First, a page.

VIEWS: 16 PAGES: 14 POSTED ON: 9/23/2012
Figurative Language The Reading Detective C. Block; C. Beckwith; M. Hockett; D. White Figurative vs. Literal Figurative Literal language language uses describes how words to mean something something other actually looks, than their feels or sounds. dictionary meaning. You try…. Martin looked strong. The muscles in Martin’s arms looked like bowling balls. Areli is a bird riding gently on the breeze. Areli is flying through the air on her hang glider. Simile A simile uses the word “like” or “as” to compare two things. Metaphor A metaphor makes a comparison by suggesting that one thing is the other. Which one is a simile? Why? His lined face was a map of his life. She floated in the air like a feather. Let’s try another one…. New green leaves appear on the trees. The leaves slowly unfold like the tiny fingers on a newborn baby’s hands. Pink and white blossoms open like popcorn popping on the branches. Each tree is a lovely lady dressed in her finest gown. Spring is here! Idiom An accepted phrase or expression contrary to the usual meaning…not literal You try…. My father blew his stack last night. Try this one…. Mom was fit to be tied when she heard I was going to be late for dinner. I tried to explain, but she wouldn’t listen. Personification When an object or abstract idea is presented in human terms. You try… I watch the daffodils poke their sleepy heads through the soil. In a matter of days, bright yellow daffodils are nodding cheerfully in the in the garden. Clusters of purple hyacinth stand at attention between them. Analogy Comparing two things that are normally quite different in order to make you see them in a new way. You try… She said he had a rock for a heart, cold and hard. She said it would take a strong chisel to open it up and see what was inside.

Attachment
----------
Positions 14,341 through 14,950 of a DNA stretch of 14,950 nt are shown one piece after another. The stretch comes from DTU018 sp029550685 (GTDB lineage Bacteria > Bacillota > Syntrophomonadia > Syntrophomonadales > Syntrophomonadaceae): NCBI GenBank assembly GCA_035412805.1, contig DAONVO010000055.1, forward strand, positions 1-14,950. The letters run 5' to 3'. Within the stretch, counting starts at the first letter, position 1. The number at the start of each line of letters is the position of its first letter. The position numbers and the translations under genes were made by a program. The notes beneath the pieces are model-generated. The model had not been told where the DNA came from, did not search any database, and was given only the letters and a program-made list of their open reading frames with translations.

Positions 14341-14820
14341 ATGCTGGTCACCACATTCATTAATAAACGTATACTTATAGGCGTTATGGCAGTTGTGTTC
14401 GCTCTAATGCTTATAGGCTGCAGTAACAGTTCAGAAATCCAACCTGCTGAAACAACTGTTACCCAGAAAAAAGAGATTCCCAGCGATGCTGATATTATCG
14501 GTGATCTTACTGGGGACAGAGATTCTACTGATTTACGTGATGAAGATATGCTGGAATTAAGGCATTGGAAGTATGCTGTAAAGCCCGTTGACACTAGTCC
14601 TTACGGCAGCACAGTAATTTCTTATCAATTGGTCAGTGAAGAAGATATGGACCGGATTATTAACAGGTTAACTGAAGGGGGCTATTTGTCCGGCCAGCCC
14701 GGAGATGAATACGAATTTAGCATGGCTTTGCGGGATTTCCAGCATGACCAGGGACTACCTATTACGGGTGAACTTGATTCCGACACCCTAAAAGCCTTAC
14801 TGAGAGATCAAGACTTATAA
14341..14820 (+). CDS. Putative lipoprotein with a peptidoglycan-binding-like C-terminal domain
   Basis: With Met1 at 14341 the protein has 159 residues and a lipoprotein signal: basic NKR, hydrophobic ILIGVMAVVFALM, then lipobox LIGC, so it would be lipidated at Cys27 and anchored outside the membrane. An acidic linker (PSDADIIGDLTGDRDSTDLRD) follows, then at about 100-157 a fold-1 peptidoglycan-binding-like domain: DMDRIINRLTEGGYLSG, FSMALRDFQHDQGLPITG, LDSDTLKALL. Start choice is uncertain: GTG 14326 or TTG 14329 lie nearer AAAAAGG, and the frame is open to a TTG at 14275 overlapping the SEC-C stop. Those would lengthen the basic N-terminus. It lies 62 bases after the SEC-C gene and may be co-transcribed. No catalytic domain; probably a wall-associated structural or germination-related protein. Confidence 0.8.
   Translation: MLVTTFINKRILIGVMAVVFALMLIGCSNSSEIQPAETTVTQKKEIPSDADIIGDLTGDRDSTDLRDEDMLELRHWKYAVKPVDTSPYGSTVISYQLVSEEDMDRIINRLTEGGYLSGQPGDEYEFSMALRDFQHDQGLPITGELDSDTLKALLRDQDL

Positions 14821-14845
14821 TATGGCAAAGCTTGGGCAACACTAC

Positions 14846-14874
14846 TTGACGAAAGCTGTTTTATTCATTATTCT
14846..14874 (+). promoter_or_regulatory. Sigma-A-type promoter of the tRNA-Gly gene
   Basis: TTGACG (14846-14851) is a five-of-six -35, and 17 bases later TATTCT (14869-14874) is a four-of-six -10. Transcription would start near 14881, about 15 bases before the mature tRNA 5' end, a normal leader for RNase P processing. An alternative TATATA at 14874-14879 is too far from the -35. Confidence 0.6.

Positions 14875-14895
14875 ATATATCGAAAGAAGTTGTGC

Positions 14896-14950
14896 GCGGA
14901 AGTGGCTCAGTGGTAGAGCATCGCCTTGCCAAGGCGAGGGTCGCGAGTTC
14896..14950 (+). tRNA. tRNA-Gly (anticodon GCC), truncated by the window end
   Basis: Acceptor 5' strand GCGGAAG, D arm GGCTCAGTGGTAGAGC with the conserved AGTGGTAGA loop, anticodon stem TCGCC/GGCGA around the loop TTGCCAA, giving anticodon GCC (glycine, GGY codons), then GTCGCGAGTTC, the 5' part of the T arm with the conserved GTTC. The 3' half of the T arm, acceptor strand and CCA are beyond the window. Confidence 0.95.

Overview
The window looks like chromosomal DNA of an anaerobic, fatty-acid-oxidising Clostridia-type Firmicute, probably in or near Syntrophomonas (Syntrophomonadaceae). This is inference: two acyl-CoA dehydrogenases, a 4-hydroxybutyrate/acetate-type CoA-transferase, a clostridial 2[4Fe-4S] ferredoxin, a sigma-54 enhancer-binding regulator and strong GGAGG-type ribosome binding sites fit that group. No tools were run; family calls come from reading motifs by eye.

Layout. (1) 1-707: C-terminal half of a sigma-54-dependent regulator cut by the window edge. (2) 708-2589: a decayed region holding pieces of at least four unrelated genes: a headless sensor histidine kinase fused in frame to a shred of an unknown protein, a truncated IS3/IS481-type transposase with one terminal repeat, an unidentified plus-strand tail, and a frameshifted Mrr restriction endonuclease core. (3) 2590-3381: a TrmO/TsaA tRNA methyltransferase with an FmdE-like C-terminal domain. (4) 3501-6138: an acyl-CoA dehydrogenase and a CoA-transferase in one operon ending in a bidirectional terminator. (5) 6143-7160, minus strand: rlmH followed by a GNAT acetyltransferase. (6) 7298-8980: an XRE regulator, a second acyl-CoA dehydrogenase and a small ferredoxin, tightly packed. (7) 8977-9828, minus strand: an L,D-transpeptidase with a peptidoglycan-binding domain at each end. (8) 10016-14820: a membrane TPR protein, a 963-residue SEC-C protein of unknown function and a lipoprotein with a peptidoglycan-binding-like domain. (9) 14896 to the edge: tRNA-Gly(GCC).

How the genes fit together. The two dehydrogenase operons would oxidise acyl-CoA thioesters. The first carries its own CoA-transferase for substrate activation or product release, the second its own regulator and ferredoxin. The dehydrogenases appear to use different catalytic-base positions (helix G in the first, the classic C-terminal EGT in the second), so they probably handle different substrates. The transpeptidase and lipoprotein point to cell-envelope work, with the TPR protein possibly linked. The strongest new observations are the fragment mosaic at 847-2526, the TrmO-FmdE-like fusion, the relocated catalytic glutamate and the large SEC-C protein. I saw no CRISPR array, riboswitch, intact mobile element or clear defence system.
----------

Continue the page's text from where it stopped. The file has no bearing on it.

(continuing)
Pages to are hidden for
"Figurative Language"Please download to view full document